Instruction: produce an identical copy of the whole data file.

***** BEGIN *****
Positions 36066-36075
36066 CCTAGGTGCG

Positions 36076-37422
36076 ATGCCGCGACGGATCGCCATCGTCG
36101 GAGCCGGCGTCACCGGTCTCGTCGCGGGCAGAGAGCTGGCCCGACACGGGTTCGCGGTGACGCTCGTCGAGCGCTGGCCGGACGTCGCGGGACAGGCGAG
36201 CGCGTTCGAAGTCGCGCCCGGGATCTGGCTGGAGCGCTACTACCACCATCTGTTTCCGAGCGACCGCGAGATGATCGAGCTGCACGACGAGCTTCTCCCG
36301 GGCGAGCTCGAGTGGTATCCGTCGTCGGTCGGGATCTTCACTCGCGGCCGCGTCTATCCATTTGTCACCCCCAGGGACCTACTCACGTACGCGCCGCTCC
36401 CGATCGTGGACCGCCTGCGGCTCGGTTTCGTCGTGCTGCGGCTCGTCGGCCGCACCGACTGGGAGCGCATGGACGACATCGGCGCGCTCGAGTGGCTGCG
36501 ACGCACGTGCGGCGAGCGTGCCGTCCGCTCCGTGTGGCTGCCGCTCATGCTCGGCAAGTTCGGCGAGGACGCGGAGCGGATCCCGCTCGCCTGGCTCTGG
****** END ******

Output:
Positions 36066-36075
36066 CCTAGGTGCG

Positions 36076-37422
36076 ATGCCGCGACGGATCGCCATCGTCG
36101 GAGCCGGCGTCACCGGTCTCGTCGCGGGCAGAGAGCTGGCCCGACACGGGTTCGCGGTGACGCTCGTCGAGCGCTGGCCGGACGTCGCGGGACAGGCGAG
36201 CGCGTTCGAAGTCGCGCCCGGGATCTGGCTGGAGCGCTACTACCACCATCTGTTTCCGAGCGACCGCGAGATGATCGAGCTGCACGACGAGCTTCTCCCG
36301 GGCGAGCTCGAGTGGTATCCGTCGTCGGTCGGGATCTTCACTCGCGGCCGCGTCTATCCATTTGTCACCCCCAGGGACCTACTCACGTACGCGCCGCTCC
36401 CGATCGTGGACCGCCTGCGGCTCGGTTTCGTCGTGCTGCGGCTCGTCGGCCGCACCGACTGGGAGCGCATGGACGACATCGGCGCGCTCGAGTGGCTGCG
36501 ACGCACGTGCGGCGAGCGTGCCGTCCGCTCCGTGTGGCTGCCGCTCATGCTCGGCAAGTTCGGCGAGGACGCGGAGCGGATCCCGCTCGCCTGGCTCTGG